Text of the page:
Lin-Manuel Miranda's groundbreaking musical Hamilton is as revolutionary as its subject, the poor kid from the Caribbean who fought the British, defended the Constitution, and helped to found the United States. Fusing hip-hop, pop, R&B, and the best traditions of theater, this once-in-a-generation show broadens the sound of Broadway, reveals the storytelling power of rap, and claims our country's origins for a diverse new generation.
HAMILTON: THE REVOLUTION gives readers an unprecedented view of both revolutions, from the only two writers able to provide it. Miranda, along with Jeremy McCarter, a cultural critic and theater artist who was involved in the project from its earliest stages--"since before this was even a show," according to Miranda--traces its development from an improbable performance at the White House to its landmark opening night on Broadway six years later. In addition, Miranda has written more than 200 funny, revealing footnotes for his award-winning libretto, the full text of which is published here.
Their account features photos by the renowned Frank Ockenfels and veteran Broadway photographer, Joan Marcus; exclusive looks at notebooks and emails; interviews with Questlove, Stephen Sondheim, leading political commentators, and more than 50 people involved with the production; and multiple appearances by President Obama himself. The book does more than tell the surprising story of how a Broadway musical became a national phenomenon: It demonstrates that America has always been renewed by the brash upstarts and brilliant outsiders, the men and women who don't throw away their shot.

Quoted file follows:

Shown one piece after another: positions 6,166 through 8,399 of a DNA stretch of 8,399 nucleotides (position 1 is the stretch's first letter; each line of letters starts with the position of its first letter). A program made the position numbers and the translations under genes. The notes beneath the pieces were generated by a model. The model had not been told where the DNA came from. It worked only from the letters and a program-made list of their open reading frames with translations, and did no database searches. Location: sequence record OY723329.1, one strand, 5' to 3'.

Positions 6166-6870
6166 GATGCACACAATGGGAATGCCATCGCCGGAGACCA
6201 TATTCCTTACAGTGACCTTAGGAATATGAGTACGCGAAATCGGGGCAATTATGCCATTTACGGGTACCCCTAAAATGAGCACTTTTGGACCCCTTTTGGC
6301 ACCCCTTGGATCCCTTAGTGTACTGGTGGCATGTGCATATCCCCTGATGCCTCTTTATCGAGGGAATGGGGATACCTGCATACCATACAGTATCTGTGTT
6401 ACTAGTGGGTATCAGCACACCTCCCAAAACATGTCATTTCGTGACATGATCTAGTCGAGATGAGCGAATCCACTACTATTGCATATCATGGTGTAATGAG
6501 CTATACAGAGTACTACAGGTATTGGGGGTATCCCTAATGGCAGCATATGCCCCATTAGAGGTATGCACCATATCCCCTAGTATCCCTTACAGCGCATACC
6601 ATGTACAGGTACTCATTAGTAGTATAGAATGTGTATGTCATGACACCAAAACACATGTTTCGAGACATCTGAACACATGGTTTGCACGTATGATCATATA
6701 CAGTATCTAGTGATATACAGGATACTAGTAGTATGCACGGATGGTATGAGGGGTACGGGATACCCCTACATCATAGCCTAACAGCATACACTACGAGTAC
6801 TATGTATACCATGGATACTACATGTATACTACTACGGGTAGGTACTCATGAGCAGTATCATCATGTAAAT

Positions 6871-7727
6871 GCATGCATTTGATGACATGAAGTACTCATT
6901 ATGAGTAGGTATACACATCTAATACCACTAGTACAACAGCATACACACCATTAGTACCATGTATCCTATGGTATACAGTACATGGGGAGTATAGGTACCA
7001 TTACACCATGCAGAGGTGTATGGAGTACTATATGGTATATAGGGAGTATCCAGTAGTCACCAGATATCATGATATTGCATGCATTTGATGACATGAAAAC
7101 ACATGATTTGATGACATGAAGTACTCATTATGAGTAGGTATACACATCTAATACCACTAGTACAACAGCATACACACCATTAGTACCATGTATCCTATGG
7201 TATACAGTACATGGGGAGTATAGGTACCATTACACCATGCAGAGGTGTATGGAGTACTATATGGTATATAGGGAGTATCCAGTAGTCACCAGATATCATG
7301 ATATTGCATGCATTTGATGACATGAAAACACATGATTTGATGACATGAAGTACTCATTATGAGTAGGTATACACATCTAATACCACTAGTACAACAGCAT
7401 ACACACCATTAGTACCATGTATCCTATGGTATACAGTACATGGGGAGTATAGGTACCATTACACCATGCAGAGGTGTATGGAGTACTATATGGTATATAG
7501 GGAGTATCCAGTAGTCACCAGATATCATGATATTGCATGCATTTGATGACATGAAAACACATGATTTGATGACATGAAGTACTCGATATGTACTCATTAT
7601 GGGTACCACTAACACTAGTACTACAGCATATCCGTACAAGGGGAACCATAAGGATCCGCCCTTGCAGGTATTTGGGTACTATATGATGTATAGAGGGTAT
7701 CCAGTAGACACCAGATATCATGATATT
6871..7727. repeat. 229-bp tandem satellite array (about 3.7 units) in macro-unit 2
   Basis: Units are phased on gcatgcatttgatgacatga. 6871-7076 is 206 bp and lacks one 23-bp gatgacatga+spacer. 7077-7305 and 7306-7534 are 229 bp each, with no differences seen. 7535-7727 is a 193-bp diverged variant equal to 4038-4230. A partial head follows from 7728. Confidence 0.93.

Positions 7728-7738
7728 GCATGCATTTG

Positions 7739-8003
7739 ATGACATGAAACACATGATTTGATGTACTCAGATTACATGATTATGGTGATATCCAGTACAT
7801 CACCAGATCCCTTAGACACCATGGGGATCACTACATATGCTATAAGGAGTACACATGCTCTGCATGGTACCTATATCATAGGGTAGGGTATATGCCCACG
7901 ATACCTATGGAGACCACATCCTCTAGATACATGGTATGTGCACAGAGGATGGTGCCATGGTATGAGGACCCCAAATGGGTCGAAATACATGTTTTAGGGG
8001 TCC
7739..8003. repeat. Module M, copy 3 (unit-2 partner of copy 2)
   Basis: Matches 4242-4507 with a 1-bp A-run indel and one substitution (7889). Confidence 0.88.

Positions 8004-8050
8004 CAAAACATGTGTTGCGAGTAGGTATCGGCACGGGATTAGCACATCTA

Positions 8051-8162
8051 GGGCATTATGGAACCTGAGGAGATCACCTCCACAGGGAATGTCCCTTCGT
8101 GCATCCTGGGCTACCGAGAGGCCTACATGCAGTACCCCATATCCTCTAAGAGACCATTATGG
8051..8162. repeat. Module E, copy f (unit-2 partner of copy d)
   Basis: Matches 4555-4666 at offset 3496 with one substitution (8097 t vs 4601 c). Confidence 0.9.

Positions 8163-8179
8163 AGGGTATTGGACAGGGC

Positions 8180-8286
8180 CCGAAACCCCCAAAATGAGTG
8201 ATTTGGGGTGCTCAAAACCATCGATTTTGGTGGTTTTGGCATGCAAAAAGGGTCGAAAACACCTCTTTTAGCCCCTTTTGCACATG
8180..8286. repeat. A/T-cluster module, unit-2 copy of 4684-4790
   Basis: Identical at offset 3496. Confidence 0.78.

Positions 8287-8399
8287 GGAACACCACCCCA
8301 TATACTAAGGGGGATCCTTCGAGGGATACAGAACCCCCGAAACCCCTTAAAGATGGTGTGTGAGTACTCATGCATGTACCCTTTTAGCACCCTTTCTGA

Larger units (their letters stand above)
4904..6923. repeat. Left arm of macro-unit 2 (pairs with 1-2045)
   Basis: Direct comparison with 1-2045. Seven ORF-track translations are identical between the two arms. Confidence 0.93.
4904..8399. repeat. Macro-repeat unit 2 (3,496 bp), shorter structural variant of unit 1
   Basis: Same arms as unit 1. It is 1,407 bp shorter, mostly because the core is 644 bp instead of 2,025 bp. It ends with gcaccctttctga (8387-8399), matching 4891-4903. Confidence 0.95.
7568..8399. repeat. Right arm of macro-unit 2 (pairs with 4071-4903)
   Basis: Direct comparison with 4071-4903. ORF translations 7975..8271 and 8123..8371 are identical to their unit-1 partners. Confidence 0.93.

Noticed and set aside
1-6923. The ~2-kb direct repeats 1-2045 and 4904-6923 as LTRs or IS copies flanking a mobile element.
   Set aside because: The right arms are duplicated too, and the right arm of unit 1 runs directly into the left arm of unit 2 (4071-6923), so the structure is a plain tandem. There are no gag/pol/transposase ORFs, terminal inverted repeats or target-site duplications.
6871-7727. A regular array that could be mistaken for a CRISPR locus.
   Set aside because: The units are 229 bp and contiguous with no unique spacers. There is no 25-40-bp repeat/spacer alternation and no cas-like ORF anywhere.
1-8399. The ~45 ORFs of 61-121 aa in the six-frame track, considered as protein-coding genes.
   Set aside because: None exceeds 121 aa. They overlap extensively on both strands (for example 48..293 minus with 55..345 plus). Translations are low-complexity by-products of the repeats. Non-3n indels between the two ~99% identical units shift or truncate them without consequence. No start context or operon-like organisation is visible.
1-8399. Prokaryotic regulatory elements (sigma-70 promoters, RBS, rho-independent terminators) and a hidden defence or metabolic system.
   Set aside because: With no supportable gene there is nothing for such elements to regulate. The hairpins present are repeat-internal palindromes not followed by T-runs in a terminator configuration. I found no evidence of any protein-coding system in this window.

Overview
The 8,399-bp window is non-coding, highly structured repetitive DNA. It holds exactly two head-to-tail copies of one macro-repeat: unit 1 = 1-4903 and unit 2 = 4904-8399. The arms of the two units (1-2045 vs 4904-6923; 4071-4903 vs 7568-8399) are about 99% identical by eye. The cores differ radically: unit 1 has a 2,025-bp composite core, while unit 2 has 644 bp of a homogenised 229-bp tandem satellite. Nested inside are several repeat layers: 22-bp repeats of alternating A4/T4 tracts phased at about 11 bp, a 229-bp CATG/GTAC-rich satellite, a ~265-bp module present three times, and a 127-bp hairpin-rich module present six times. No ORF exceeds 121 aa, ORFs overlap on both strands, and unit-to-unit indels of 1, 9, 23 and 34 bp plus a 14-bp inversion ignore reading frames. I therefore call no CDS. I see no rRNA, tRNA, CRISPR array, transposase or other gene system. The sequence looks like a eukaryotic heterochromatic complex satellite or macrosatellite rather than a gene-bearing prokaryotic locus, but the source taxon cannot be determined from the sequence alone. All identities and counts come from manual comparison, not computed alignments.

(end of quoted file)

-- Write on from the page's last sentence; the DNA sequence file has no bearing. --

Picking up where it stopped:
My fiance always makes fun of me because I am kinda obsessed with special features on DVDs. I will buy or not buy movies based on what extras they can show me. I just think it's really cool to see the behind the scenes, see the actors as people and not just their characters, see how the world-building translated from book or screenplay, and so forth. So when I saw that there was a book about my new obsession Hamilton, I wanted to read it right away.
I really enjoyed it. There were two elements. First, all the lyrics for the musical numbers were included. But in addition to those, Lin added notes in the margins. It was like reading an annotated book from the author. I was fascinated! I loved hearing more about the history, Lin's thought process, behind the scenes tidbits, and such. The other element was the story of how the play came to be, and more about the actors. These were interspersed throughout the musical numbers, so you never got bogged down in one element or the other. It was set up very nicely and made this big book very easy to fly through. My other favorite part was all the pictures of the play. Having never seen the play, I really liked seeing how things were actually staged and how they appear on stage. I also enjoyed the little surprise that's in the book and play, and not the cast recording CD.
If you are a Hamilton fan, I think you will really enjoy this. And if you are not a Hamilton fan, this could easily become your way in. Either way, it was fun and definitely worth picking up!